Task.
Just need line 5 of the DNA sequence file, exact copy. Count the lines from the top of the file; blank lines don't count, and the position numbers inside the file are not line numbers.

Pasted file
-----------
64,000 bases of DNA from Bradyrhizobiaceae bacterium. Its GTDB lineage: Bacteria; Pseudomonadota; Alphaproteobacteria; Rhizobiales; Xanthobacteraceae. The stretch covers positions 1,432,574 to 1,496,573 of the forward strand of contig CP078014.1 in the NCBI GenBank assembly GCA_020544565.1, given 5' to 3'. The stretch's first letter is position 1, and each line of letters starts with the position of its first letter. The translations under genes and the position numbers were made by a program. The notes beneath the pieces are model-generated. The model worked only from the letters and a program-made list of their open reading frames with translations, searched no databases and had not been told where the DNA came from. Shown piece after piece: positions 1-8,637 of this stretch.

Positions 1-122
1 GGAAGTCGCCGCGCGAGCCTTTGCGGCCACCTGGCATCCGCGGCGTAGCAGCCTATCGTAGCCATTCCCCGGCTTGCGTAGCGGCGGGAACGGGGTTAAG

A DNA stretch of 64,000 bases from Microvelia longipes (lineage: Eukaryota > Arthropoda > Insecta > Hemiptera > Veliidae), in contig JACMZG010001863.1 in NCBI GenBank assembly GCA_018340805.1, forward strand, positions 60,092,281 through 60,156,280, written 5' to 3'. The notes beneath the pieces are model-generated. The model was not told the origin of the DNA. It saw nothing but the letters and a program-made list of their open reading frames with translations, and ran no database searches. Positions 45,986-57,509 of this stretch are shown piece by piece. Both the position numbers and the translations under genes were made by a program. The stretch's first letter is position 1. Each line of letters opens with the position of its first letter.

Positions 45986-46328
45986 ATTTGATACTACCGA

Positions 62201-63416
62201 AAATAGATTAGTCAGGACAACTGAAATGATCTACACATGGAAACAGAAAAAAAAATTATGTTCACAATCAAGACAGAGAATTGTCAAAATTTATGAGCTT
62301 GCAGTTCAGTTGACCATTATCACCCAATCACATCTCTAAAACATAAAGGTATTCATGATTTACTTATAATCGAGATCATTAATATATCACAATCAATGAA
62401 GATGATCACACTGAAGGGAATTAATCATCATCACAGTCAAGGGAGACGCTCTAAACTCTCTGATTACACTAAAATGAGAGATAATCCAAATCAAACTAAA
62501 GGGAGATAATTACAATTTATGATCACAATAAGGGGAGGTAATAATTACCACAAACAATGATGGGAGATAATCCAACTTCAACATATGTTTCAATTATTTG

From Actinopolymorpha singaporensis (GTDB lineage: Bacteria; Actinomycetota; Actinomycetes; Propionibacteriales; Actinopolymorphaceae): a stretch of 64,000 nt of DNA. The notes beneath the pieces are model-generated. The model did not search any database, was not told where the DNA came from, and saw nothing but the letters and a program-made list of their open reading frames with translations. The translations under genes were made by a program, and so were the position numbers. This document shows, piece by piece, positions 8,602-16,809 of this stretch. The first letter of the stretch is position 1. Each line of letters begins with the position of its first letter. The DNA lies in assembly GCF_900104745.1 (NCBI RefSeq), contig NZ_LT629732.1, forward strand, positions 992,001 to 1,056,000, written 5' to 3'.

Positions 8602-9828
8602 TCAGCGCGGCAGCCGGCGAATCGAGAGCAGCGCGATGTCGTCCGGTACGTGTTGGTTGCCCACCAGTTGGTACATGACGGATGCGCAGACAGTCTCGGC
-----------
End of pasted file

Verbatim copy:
Positions 45986-46328